Last week's terror attack in Christchurch "exposes the flaws" of the "weakening" Western world, a state-owned Chinese news website claims.
The Global Times, a media outlet considered a mouthpiece for the Chinese government, made the comment in an editorial that also criticised the West as a "weakening" force.
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"The West currently lacks the conditions to duly reflect on this issue," the article reads.
"There are numerous problems in Western society, but only a few can be pointed out and resolved. Neither political forces nor strong leaders have appeared to encourage institutional reflection.
"The West's fierce criticisms are political attacks between different factions. In the West, it is commonly and solidly believed that the West is generally perfect and superior."
But China has also suffered a number of terror attacks over the years; 33 people were killed when a Uyghur separatist group stormed a Kunming railway station and stabbed passengers, and many more attacks have been carried out in the Xinjiang region.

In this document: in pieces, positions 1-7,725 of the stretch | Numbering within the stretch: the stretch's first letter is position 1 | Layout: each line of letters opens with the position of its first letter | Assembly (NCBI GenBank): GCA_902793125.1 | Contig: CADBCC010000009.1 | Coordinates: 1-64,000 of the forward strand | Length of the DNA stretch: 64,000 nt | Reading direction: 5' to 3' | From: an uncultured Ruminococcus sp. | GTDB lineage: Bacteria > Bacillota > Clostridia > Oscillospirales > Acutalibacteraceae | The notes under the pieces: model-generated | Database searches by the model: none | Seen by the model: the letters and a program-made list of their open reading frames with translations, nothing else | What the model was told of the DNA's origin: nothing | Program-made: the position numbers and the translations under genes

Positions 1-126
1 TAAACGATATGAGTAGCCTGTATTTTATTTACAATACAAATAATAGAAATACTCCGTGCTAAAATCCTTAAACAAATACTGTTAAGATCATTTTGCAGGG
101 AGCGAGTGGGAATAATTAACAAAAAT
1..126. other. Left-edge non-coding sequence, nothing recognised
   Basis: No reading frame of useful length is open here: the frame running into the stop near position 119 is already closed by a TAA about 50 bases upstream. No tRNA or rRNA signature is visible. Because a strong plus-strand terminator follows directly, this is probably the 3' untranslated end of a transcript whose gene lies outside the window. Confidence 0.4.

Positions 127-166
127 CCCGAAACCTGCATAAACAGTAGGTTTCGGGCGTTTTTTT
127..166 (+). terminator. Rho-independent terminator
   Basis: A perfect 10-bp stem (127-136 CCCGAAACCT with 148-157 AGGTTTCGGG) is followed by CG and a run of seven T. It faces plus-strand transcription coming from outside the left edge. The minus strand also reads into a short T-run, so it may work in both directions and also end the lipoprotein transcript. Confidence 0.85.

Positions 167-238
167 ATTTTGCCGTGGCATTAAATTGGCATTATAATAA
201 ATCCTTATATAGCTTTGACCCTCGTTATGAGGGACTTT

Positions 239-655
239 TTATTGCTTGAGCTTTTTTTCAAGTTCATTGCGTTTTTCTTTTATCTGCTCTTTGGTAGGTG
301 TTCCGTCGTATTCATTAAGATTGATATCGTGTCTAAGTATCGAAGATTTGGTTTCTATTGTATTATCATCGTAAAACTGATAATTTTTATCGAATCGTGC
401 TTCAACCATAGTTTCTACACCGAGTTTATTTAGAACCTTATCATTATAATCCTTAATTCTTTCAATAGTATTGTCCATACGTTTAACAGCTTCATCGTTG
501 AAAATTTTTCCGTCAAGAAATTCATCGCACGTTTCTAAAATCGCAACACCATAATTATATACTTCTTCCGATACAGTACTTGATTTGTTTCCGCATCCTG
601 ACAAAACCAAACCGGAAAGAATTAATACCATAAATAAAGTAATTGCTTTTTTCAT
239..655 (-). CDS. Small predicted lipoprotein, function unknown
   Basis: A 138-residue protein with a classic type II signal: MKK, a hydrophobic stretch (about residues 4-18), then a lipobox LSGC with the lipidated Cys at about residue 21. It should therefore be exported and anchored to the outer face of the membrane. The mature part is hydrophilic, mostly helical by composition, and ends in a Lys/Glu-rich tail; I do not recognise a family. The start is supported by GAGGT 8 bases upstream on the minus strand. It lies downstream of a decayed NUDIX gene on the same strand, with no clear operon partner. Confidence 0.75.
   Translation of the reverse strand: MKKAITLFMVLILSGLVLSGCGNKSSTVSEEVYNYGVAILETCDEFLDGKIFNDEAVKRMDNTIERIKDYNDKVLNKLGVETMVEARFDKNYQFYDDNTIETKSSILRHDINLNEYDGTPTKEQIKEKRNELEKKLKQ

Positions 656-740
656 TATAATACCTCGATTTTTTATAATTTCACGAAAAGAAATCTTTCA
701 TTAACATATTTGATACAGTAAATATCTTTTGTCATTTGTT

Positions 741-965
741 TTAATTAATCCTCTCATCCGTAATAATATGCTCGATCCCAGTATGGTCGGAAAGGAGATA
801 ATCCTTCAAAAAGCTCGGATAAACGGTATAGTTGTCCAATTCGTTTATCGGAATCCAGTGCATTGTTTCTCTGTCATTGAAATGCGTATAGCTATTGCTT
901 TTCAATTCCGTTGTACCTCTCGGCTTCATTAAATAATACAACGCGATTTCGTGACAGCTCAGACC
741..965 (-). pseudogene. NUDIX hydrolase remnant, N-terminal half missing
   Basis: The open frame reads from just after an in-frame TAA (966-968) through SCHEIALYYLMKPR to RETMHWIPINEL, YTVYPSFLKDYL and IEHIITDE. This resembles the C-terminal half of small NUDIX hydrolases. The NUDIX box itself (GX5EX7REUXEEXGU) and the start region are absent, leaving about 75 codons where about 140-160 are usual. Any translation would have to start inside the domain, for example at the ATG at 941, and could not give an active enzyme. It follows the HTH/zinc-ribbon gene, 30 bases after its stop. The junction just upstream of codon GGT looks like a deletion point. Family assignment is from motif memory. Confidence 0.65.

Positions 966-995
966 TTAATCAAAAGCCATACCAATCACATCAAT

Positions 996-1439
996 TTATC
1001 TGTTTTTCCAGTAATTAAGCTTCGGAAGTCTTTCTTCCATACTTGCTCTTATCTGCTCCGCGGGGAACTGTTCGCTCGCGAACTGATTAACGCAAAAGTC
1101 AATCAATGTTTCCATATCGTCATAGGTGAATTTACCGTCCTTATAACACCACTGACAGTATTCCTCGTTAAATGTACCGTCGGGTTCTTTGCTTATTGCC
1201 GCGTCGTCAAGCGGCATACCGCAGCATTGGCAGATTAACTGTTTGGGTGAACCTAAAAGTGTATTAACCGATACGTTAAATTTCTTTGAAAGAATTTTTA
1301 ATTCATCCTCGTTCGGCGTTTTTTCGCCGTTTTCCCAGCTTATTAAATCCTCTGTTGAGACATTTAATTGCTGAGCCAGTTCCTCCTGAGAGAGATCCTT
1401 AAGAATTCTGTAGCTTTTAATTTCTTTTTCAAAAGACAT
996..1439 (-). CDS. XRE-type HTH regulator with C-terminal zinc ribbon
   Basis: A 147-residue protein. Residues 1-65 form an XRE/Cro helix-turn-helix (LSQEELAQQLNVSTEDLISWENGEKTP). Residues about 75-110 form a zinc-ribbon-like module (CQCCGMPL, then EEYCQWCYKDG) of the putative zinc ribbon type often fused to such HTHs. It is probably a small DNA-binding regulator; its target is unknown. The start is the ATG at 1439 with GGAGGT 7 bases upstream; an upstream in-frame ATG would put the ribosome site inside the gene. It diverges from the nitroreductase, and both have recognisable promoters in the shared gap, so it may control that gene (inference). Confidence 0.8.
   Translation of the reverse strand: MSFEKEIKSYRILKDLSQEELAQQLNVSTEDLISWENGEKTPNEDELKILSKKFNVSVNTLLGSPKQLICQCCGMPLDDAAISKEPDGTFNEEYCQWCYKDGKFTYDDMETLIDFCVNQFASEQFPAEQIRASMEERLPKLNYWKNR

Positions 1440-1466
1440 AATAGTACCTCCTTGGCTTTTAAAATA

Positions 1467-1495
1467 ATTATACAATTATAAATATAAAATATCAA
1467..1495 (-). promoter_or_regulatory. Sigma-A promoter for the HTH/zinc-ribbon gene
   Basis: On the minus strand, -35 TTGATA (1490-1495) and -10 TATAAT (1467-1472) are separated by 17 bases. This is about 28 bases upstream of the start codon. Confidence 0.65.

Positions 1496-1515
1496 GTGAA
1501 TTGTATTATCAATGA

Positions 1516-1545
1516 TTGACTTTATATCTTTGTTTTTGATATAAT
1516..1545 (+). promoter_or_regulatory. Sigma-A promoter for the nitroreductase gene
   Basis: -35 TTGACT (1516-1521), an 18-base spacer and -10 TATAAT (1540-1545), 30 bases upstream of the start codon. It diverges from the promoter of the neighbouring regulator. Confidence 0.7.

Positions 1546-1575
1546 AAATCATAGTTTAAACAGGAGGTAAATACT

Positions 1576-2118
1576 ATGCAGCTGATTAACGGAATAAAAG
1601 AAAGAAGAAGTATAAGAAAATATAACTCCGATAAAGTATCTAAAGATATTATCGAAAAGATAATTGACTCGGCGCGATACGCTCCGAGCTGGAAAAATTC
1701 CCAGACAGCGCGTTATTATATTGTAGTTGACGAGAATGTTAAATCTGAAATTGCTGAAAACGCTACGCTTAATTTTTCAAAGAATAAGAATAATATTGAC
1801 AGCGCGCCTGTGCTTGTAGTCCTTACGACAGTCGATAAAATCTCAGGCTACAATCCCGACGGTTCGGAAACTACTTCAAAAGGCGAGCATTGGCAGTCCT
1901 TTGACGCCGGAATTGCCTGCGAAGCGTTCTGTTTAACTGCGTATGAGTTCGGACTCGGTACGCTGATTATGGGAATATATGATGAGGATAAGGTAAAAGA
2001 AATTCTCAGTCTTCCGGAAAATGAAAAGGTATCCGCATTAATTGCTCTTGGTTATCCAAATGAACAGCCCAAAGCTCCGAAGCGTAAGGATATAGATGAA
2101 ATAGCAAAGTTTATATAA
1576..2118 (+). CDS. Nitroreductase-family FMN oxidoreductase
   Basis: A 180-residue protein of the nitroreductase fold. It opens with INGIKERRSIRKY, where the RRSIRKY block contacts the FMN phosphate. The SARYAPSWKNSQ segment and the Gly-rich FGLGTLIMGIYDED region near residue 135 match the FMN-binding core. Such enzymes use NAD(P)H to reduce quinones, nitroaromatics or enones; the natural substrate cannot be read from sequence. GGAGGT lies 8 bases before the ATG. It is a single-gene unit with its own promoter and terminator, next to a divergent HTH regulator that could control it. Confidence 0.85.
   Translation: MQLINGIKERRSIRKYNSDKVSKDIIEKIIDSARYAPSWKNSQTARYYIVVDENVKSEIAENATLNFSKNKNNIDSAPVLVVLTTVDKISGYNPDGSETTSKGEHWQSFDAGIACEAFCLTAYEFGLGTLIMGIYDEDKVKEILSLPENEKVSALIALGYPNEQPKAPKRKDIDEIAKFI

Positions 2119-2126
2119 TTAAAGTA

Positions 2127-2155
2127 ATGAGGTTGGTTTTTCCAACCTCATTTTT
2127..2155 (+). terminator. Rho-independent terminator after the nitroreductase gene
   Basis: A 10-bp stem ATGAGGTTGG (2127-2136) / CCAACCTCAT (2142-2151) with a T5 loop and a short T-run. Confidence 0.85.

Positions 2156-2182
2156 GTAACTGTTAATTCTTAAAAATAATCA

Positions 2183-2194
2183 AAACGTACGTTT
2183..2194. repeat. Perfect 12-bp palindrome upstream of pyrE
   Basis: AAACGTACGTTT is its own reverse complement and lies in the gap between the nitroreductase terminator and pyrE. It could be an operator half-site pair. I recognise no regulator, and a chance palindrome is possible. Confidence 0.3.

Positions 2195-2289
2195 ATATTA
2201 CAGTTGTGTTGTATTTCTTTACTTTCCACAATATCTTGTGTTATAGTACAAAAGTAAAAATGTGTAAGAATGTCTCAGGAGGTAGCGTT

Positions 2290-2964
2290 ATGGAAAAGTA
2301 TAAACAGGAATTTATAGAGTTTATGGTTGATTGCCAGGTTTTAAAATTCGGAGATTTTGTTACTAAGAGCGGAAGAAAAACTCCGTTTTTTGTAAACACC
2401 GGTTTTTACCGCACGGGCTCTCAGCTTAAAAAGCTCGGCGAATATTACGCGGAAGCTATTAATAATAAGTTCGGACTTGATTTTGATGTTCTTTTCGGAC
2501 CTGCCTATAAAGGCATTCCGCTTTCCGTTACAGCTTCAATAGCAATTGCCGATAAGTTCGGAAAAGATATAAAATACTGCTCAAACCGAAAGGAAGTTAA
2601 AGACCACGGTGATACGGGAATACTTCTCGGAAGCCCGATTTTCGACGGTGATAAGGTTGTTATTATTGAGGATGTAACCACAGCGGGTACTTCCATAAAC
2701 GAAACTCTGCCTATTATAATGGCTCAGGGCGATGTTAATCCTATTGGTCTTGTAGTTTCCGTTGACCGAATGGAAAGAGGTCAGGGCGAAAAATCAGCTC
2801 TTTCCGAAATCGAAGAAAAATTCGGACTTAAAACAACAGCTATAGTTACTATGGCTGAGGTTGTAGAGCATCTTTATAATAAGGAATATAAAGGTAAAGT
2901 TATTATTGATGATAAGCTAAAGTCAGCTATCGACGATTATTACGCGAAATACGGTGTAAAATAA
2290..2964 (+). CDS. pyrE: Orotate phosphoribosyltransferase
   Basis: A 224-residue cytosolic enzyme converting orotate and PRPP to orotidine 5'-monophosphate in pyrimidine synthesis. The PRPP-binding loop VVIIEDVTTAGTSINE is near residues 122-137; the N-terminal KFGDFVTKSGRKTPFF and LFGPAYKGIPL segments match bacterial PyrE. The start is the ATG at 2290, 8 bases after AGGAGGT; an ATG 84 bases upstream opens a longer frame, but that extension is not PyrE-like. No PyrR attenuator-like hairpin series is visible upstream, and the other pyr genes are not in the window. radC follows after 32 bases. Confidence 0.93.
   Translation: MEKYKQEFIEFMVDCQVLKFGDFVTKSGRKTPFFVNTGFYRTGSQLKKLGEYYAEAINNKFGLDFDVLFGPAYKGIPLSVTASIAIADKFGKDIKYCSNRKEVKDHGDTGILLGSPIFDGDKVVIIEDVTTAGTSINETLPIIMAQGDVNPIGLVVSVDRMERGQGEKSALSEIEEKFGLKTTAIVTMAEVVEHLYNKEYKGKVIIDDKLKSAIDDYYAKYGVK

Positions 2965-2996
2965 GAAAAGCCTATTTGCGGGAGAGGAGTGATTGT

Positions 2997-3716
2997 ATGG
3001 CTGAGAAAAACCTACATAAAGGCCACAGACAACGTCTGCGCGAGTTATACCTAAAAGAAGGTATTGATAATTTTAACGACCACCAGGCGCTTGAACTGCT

The editorial also censures the West for making it so Muslims "cannot integrate into society" - a remark that will appear hypocritical to human rights groups accusing the Chinese government of attempting to violently stamp out religion in its own nation.
President Xi Jinping has forced millions of Muslims into 'brainwashing camps' where they are made to eat pork and drink alcohol, Human Rights Watch claimed last year.
Later in the editorial, the writer claims "the Western political system discourages overall planning and long-term solutions", and says "poor political and social governance is common".
"It is shocking that such a serious attack happened even in a usually peaceful nation. But given the country's size, New Zealand's measures are of little importance to the West," it continues.
"The West is entering a problematic period that strikes at its very foundation."
The Global Times has criticised New Zealand many times in recent months.
The condemnation is believed to stem from the Government's refusal to let China-owned Huawei build parts of our 5G network in November. The outlet accused New Zealand of "stabbing [China] in the back" with its decision.